Ryan is not happy, either, about the striping solution in the Park and King commercial district.

“If they stripe the street in front of my house, it will be on the market the next day because striping will promote my street as open to the public,” she said. “We’re zoned residential. Just because it’s zoned mixed-used down the street doesn’t mean the public can park in the residential areas.”

• Two down, more to go

One solution that the residents do support is immediate enforcement of ticketing illegally parked cars. This was expected to begin late last month after personnel shift changes were made in the Office of Public Parking. Along with ticketing comes towing when visitors block driveways. The committee was going to look into contracting with a towing company for that purpose.

The idea of residential parking permits may also be accepted, but only if the permit enforcement time is earlier than the proposed midnight.
Two other recommendations that invoked a “wait-and-see” attitude were a valet service for bars and restaurants and a late-night trolley loop, beginning in 5 Points and extending up through The Shoppes of Avondale.

According to Alicia Grant, of Riverside Avenue, it’s important that the restaurant owners own the problem and work on finding solutions for employee parking away from the residential areas. A shuttle service for employees may or may not solve the problem, especially in Avondale where there are very few non-residential places to park cars.

The committee put forth the possibility of striping Van Wert Street along Boone Park and requiring businesses’ employees to park there, shuttling two to three blocks into The Shoppes of Avondale. There may be deed restrictions that prohibit allowing long-term parking and residents shook heads over that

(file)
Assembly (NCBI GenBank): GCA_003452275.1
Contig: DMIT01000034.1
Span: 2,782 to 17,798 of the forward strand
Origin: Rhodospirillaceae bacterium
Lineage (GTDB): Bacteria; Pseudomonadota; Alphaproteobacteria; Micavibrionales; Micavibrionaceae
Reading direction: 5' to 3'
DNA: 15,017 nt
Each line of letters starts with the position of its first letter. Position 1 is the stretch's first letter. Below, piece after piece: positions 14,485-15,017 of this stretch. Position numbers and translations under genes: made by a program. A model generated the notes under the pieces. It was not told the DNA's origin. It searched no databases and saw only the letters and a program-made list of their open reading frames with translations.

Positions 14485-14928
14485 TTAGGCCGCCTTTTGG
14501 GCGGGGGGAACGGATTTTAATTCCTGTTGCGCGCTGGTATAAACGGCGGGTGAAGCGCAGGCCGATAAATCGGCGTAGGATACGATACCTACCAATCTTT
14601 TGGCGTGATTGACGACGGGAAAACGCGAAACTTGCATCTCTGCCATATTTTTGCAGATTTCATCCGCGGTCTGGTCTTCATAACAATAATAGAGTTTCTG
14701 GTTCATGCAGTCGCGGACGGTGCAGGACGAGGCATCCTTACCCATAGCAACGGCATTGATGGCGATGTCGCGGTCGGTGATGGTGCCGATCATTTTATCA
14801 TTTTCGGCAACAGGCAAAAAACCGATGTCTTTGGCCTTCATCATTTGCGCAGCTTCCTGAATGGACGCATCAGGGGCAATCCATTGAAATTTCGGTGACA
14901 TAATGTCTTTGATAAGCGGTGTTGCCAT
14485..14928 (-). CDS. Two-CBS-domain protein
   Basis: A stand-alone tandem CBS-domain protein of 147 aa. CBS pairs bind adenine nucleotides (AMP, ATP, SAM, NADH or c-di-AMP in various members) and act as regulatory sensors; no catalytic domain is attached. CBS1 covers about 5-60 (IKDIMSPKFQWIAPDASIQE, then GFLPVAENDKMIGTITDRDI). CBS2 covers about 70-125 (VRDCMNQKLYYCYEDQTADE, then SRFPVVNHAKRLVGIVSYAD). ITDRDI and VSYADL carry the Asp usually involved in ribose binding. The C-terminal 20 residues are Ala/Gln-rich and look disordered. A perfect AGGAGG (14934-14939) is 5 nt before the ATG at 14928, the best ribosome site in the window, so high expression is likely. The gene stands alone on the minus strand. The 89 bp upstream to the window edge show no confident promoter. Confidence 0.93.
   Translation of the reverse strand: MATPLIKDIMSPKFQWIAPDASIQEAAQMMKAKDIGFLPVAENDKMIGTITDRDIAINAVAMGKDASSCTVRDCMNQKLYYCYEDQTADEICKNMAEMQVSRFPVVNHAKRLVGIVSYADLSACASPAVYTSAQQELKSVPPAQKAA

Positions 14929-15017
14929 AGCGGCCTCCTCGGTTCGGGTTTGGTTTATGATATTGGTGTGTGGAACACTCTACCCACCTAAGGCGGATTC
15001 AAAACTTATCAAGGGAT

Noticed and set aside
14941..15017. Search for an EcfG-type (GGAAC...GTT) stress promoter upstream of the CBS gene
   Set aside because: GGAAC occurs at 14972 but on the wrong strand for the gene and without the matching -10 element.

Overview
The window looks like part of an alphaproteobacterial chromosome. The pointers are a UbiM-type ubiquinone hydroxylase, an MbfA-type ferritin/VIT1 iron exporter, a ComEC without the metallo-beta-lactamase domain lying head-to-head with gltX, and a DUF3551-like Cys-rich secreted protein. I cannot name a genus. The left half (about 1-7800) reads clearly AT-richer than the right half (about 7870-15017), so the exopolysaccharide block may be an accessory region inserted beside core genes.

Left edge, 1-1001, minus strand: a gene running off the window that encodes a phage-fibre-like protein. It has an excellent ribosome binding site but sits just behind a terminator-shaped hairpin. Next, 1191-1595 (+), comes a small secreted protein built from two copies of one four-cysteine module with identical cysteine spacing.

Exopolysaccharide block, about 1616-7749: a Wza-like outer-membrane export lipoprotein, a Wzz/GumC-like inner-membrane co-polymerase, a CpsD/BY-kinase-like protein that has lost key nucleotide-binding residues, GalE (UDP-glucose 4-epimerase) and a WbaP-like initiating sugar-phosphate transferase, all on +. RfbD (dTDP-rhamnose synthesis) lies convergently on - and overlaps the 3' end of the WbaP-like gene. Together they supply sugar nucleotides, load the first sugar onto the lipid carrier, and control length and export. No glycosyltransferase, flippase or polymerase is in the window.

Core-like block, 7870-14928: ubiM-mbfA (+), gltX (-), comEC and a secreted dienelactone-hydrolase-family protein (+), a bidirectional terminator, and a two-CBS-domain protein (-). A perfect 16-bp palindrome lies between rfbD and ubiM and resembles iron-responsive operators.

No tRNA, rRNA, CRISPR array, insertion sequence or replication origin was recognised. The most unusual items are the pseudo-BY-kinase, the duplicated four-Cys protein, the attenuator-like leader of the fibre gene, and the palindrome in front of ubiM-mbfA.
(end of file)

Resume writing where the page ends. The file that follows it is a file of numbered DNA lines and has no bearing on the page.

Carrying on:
solution too.

In the Park and King area, CenterState Bank has agreed to allow businesses’ employees to use 30 spaces in its lot Friday through Sunday, as long as the lot is empty and clean come Monday morning. District 14 Councilman Jim Love, and president of the Park & King Merchants Association, has committed the association to paying for a janitor to clean the bank’s lot.

• Residents’ radical solutions

One could tell that the problems and the proposed solutions touched a lot of nerves. Some residents at the meeting offered up radical solutions, perhaps tongue-in-cheek, perhaps not. One attendee suggested that aggressive ticketing and towing would increase revenues to hire more enforcement officers. Parking meters were offered up as a solution. Another wanted to create a gated community north of Talbot to deter public parking on the streets east of St. Johns Avenue. The most radical statement was that of the resident who just “wanted the Shoppes of Avondale to go away.”

The final solutions to be implemented are a start, but may not be the ultimate answer to damping the ire of the residents.
“This is not the end all, be all. We’re going to be working on this forever,” said Love. “Maybe there is new technology that will help. If it doesn’t work, we’ll quit doing it. We’ll find some more things to do.”

According to committee chair Kay Ehas, “Everyone wants to resolve this. It’s just finding the right balance.” She indicated that the committee’s goal as of 2013 year end was to implement enforcement immediately and begin the process – and the funding – to get striping done as soon as possible. Other measures could conceivably be implemented during first quarter.
The committee plans to reconvene in April to assess the success of the recommended solutions based on measurements that include maintaining access for emergency vehicles on residential streets, protecting homeowner access to their driveways, maintaining quality of life in the neighborhoods, managing non-residential demand for parking and encouraging other forms of mobility, including walking, bicycling and using the bus system.